Posted by Jyoti Pal on July 21, 2010

The iced beverage is found to contain high concentrations of oxalate, a key chemical known to trigger the formation of kidney stones, Dr. John Milner, Department of Urology, Loyola University Chicago Stritch School of Medicine, Maywood, Ill, explained.

Iced tea Vs hot tea
Tea is the common ingredient in both versions – hot and cold. But somehow the cooler version is found to be more perilous, Milner says.

The exact reason why iced tea fuels more kidney stones than hot tea, given the fact that both contain equal amounts of oxalate, is not clear. Milner, however, believes that taking in the cool drink in excessive quantities is easier than drinking the hotter one.

"It isn’t as easy to consume a quantity large enough amount to encourage the formation of stones," Milner asserted.

The highest risk category
While increased iced tea consumption raises the risk of kidney stones for all, the risk is extremely high in men, postmenopausal women, and women who have had their ovaries removed.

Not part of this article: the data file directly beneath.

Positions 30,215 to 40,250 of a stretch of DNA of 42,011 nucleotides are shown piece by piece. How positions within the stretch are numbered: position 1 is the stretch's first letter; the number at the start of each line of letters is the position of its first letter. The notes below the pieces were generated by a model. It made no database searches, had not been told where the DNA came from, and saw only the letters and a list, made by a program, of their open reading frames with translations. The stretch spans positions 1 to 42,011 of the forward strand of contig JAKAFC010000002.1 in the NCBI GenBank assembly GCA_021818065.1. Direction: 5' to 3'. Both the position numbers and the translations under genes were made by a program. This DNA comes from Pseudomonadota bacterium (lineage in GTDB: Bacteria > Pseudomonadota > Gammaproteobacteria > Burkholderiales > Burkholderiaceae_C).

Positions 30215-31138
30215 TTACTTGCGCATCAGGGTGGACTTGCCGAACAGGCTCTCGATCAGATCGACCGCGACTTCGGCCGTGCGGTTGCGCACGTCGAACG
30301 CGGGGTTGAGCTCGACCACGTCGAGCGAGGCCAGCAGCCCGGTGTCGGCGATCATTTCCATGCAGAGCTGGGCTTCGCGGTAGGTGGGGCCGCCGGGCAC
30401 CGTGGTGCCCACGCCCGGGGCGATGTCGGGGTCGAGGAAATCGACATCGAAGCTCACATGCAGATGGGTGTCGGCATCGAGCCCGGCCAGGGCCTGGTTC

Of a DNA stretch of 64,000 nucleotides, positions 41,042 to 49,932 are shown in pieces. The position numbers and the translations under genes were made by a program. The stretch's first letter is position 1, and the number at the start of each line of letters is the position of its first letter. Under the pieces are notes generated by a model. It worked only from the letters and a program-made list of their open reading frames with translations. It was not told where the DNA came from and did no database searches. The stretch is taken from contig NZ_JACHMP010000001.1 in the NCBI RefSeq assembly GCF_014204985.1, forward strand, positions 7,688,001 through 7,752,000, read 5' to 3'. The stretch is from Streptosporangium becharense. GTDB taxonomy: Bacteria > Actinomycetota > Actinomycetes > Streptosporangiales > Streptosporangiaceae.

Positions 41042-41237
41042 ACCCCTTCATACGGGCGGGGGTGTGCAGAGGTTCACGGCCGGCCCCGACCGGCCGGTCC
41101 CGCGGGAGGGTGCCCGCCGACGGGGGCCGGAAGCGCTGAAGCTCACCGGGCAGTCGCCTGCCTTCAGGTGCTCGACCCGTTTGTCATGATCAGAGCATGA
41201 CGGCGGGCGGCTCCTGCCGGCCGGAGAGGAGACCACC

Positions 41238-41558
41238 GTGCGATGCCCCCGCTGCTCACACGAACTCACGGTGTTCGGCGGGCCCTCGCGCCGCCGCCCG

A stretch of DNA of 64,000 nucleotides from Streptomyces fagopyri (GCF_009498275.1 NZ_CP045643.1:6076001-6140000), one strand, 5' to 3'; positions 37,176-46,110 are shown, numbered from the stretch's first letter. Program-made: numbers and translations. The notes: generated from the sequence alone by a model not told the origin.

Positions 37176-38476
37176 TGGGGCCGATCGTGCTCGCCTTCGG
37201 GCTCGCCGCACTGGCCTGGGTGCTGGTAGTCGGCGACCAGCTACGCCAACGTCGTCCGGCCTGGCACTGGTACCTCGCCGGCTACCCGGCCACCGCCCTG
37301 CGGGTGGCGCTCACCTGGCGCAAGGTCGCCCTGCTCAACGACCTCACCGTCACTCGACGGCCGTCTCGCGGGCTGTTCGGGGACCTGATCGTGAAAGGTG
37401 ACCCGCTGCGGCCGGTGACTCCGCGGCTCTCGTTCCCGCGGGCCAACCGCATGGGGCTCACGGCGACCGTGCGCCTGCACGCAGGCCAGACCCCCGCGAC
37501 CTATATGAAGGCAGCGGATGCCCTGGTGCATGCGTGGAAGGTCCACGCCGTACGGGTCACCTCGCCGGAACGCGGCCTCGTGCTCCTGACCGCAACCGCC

Men above 40 are four times more likely to develop kidney stones than women, Milner highlighted.

"For many people, iced tea is potentially one of the worst things they can drink. For people who have a tendency to form kidney stones, it's definitely one of the worst things you can drink," Milner averred.

Kidney stones are small crystals formed from the minerals and salt. While most stone formations are small and are easily expelled from the body through urine, the bigger chunks, however, get lodged in the ureter, which need to be removed surgically.

The popularity of iced tea
According to the U.S. Tea Association, more than 2 billion gallons of iced tea are consumed annually in the U.S.

Seen as a refreshing, cheap, and above all, a non-carbonated drink, iced tea’s popularity grew dramatically, given the belief that it was healthier than other carbonated beverages.

But "to quench thirst and to properly hydrate, there is no better alternative than water," Milner said.

One may try flavoring it with lemons. “Lemons are very high in citrates, which inhibit the growth of kidney stones," Milner said. "Lemonade slows the development of kidney stones for those who are prone to the development of kidney stones."

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